In the lawsuit, the aunt, Jennifer Connell, alleged that the boy was over-enthusiastic with his affections, jumping into her and causing her to fall to the ground and break her wrist.
"I remember him shouting, 'Auntie Jen I love you,' and there he was flying at me," she told the court. She also told the jury, "I was at a party recently, and it was difficult to hold my hors d'oeuvre plate."
The court deliberated for 20 minutes before ruling in favor of the kid.
16. Kidnapper Sues Hostages
Amount sued for: $235,000
The case: In 2009, Jesse Dimmick burst into a Topeka, Kansas, home, telling the couple inside he was "afraid for his life" and that someone was after him. The chaser turned out to be the police, and Dimmick turned out to be a wanted criminal on the run.
Held hostage, the homeowners waited until Dimmick fell asleep and then fled their home. In 2012, likely after not getting anywhere with the usual legal channels, they sued Dimmick for, you know, kidnapping them.
Dimmick countersued, swearing that the couple had agreed to take money to hide him. Since they didn't, he needed $235,000 to cover the cost of his medical bills after he was shot by the cops. Unsurprisingly, the courts dismissed this absolutely ridiculous case.
15. Hawaiian Beer Label Doesn't Depict Actual Brewing Location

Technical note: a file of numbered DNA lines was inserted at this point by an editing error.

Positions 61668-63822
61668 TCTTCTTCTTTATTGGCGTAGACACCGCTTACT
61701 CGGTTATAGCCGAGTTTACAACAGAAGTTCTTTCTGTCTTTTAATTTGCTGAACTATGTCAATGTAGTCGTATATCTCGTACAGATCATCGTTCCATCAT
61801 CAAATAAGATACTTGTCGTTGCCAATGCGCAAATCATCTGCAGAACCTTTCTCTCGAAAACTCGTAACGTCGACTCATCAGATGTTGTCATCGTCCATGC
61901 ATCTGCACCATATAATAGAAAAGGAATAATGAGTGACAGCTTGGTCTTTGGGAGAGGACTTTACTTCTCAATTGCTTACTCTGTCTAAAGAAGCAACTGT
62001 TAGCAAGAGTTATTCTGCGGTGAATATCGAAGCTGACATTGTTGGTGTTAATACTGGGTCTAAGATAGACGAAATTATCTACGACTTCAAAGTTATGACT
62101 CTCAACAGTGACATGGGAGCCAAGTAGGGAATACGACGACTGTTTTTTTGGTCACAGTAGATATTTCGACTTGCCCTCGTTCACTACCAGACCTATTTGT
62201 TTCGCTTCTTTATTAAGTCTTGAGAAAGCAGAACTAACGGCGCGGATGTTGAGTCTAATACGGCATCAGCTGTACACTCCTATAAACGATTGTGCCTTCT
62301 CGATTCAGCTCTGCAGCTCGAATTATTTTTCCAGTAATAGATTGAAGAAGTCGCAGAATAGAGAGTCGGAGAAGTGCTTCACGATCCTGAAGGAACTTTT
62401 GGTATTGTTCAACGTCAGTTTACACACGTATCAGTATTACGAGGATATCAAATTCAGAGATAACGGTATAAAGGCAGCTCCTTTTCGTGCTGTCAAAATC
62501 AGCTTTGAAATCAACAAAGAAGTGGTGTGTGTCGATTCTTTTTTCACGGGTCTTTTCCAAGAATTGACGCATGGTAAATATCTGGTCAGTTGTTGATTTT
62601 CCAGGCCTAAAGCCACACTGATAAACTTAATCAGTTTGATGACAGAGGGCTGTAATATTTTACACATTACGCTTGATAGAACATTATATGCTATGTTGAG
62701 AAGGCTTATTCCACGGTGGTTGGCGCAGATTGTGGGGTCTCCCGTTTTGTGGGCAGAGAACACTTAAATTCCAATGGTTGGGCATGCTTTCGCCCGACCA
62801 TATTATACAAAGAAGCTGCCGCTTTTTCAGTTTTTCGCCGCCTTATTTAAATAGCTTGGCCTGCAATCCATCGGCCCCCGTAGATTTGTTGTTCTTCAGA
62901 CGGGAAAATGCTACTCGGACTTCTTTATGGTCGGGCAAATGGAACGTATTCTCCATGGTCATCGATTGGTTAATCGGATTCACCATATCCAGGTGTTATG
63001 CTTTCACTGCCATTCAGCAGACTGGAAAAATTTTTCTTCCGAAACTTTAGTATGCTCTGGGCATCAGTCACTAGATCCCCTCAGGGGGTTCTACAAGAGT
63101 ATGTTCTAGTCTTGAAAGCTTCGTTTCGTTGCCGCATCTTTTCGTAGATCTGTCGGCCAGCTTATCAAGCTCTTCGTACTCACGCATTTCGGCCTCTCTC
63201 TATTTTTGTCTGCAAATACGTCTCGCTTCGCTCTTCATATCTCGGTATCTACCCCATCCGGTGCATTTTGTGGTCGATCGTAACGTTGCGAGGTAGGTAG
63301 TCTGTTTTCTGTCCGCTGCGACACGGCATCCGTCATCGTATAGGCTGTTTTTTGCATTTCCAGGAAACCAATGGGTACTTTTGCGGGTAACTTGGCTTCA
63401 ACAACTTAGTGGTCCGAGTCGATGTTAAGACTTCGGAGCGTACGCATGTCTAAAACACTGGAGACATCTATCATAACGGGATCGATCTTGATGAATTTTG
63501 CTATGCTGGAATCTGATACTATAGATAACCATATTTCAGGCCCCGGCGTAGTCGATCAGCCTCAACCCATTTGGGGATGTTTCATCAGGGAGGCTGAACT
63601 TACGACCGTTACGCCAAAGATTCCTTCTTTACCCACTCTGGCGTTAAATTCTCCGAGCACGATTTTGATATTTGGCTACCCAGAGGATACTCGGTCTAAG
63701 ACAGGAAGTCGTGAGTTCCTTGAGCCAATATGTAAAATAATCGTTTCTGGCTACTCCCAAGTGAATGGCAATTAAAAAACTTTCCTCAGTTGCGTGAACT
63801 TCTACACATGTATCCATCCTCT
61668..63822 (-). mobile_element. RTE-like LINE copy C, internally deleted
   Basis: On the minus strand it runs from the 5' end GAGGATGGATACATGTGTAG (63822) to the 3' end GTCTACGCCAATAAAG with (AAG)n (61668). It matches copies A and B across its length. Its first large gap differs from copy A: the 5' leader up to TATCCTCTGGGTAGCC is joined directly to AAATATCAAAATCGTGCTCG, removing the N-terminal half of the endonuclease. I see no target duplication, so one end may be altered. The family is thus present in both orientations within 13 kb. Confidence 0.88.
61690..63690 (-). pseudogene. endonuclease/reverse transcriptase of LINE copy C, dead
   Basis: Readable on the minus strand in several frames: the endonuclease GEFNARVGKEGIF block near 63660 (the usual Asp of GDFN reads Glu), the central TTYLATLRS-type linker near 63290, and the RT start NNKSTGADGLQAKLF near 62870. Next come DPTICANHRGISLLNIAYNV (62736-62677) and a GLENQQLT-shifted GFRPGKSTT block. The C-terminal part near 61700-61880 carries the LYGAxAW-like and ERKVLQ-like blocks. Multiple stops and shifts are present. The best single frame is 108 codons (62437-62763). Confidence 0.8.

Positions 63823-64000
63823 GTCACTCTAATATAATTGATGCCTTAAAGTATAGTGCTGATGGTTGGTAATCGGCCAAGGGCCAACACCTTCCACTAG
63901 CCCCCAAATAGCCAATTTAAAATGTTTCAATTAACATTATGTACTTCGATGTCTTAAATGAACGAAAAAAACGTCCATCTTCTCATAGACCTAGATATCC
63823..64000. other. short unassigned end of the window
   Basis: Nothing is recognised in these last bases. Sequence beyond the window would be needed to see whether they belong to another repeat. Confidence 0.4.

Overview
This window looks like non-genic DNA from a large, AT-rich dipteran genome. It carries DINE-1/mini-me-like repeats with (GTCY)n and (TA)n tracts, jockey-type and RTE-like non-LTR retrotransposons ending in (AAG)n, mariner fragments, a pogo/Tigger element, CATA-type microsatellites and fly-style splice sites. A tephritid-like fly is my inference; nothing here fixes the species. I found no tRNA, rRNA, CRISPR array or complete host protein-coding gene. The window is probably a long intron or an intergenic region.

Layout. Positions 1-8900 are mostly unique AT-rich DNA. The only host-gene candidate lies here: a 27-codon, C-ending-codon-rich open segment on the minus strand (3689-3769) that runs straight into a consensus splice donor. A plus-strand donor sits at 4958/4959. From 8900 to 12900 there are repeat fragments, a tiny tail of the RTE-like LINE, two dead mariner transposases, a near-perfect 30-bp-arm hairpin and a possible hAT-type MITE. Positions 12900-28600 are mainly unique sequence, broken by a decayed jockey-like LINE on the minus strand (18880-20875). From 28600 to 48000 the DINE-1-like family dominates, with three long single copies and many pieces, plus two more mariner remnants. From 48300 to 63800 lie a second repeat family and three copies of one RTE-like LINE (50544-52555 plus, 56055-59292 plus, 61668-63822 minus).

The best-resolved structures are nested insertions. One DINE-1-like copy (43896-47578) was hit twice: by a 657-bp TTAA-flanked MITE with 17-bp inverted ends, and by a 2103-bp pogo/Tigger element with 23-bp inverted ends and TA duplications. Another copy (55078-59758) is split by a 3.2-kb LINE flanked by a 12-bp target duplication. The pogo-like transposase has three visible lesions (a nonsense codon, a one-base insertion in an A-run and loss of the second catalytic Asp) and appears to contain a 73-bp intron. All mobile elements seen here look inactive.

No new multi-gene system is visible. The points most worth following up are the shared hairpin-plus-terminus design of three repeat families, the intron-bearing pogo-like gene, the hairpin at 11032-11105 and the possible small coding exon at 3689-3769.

Amount sued for: Class action
The case: In 2017, Theodore Broomfield and Simone Zimmer filed a class-action lawsuit against Kona Beer, saying the company violated California's False Advertising Law.
The problem? Several of the brews like "Longboard Island Lager" and "Big Wave Golden Ale" feature waterfalls, surfing, beaches and women in hula skirts. Turns out, kitschy tiki bar art is not a promise that your beer was actually brewed in Hawaii.
Despite the beers clearly stating mainland USA brewing locations on the bottle, the defendants actually won this case in 2019. Kona Beer has to pay $20 per household with proof of purchase and $10 without. The suit is expected to cost the beer company in the vicinity of $4.7 million.
14. Psychic Can No Longer Read Auras
Amount sued for: $1 million
The case: In the 1970s, Judith Richardson Haimes earned a living holding seances, predicting the future, and helping the police solve crimes with her magic powers.
Everything was going smoothly interdimensional — until she received a routine CAT scan.
Haimes claimed the dye used in the scan caused her to have headaches and took away her magic powers. Now unable to work, she eventually sued. Surprisingly, the jury deliberated for a mere 45-minutes before finding the hospital at fault and ordering them to pay Haimes a total of $988,000.
13. College Grad Sues Over Grade
Amount sued for: $1.3 million
The case: If you get a C+ in college, it's not great, but it won't follow you for the rest of your life. Megan Thode, a graduate of Lehigh University in Bethlehem, Pennsylvania, didn't think so.